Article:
The style of worship was more toward the recognizable mainstream of the Episcopal Church—procession, choir, organ, and vestments. The liturgy once again came from Common Worship, very similar to the American Prayer Book Rite II. But in place of a sermon, one of the cathedral canons interviewed two of the visiting bishops, Peter Lee, bishop of the Diocese of Christ the King in the Church in Southern Africa (not Peter James Lee from Virginia in the Episcopal Church) and me. The questions were three: What is it like to be a bishop in your diocese? What are your hopes and concerns for the Lambeth Conference? How might we pray for you specifically and for the whole Conference? The congregation in the nearly packed cathedral received our comments graciously.

Besides Peter Lee and myself, there are three other bishops enjoying the hospitality offered by the Birmingham Diocese: James Tengatenga, Bishop of Southern Malawi; William Anderson, Bishop of Caledonia in the Anglican Church of Canada; and Peter Beckwith, bishop of Missouri's neighbor, the Diocese of Springfield in Illinois.

And I now find my thoughts and prayers turning more directly toward the Lambeth Conference, with the service this afternoon and a few serious conversations with my colleagues from around the world, over drinks and dinner at the bishop's palace in Birmingham, a phrase that properly sounds odd to almost anyone outside the United Kingdom.

I leave for Canterbury Wednesday, and I am not likely to post an entry again until I arrive there.


Todd E said...

Bishop, I am enjoying keeping up with your pilgrimage via your blog. I find the 3 questions asked of you by one of the cathedral cannons of particular interest. Maybe in a future posting you could share what your answers were and how they compared to the answers given by Bishop Lee. You remain in my prayers.

michael d said...

Bishop Smith: Thanks so much for giving us back home this "inside" look at the Lambeth Conference, and the events happening around it. You and all the participants are in my daily prayers.
M. Dunnington

Kathi said...

Bishop Smith, I find myself in a similar space as Todd; I too would like to know more about your responses and the responses of the other bishops. Thank you so much for sharing your pilgrimage with us; I find that I check to see if you have written everyday when I get home. You and the others assembling at Lambeth are in my prayers. Shalom.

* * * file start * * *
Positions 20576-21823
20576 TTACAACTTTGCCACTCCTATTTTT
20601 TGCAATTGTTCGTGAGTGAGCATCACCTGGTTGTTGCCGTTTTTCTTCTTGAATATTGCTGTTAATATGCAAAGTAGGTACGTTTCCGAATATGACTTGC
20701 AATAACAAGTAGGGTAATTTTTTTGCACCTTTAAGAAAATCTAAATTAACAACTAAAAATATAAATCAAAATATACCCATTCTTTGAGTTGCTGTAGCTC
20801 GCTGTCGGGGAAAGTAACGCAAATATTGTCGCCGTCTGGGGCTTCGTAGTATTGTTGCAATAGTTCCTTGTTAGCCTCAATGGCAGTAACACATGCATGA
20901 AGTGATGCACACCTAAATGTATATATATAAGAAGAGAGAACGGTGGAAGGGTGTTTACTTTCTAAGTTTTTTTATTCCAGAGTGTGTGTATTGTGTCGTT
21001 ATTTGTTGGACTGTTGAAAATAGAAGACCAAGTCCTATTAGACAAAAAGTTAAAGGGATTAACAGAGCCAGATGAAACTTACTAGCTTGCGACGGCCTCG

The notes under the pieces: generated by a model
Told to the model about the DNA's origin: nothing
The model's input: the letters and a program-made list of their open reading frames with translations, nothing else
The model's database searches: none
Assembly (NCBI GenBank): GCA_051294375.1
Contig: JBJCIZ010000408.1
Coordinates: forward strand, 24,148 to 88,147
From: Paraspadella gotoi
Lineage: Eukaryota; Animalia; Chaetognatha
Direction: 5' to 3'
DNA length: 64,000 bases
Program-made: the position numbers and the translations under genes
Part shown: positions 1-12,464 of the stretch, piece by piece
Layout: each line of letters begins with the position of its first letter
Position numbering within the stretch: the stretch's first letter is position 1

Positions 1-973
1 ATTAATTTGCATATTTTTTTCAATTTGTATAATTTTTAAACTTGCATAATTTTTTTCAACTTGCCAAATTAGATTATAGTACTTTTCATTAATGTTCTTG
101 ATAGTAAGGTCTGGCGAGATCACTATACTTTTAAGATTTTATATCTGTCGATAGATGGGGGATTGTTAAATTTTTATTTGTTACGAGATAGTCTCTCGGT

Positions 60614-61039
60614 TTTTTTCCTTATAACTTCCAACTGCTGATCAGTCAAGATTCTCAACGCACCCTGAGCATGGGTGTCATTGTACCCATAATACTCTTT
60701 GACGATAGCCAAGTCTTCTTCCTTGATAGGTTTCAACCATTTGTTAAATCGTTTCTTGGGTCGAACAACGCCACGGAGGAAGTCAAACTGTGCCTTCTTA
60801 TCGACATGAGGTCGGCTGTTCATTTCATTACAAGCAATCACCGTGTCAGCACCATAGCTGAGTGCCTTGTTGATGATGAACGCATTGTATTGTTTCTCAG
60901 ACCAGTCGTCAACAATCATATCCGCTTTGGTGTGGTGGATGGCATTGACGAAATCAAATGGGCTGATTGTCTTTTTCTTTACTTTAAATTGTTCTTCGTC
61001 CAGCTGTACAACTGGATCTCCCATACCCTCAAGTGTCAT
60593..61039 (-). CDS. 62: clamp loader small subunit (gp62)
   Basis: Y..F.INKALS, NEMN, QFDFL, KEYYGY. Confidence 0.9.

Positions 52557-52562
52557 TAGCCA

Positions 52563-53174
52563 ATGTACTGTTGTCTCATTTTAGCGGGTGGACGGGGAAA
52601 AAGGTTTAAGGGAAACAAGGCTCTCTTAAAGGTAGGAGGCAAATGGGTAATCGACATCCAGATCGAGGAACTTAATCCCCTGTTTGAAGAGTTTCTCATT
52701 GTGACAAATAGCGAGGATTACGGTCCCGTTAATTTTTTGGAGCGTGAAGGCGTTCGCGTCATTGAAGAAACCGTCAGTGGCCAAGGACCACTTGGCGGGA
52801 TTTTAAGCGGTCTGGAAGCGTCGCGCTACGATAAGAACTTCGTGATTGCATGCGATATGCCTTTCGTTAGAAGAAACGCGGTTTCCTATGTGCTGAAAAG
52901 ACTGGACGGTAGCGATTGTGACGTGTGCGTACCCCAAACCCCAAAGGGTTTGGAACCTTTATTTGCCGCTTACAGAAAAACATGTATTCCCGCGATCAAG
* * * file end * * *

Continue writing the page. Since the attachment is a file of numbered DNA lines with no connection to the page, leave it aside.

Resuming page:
Wayne Smith said...

Fair enough, Todd and Kathi. I won't try to speak for the Bishop of Christ the King, but I can tell you my own responses. The answer to the first question was more demographic in nature than substantive--who I am, where I was born and have served, the size and composition of the Diocese of Missouri, and where in the world it is. Most people whom I have met in the UK have no idea where we are on the map! My response to the second question had more meat to it. I remain cautiously hopeful about the outcome of Lambeth, especially if we are to follow the protocols established by the Archbishop of Canterbury and the Design Team. The agenda, at its core, calls for Bible study and finding ways to support one another in the mission and ministry given to us bishops. My concern is that this rather holy agenda might be sabotaged. Finally, the prayer I ask for myself is the capacity and discipline to listen, listen, listen; for the Conference, I pray that the truth might be spoken in love, and heard in love.

Missy M said...

Wayne, thanks for providing a place to follow you and your pilgrimage to Lambeth. It is a treat to have and a great way to inspire prayer. My thoughts and prayers are with you.

Lisa Fox said...

I am intrigued by your account of the first service. Given that one of the bishops has said that our BCP isn't even Anglican ... I wonder about those English parishes that do some version of a praise service.

But I am grateful for your report about the questions you were asked and the answers you offered. It is astonishing to me that some people in the Anglican Communion have such a wacky view of how we worship here. I thank God for your witness.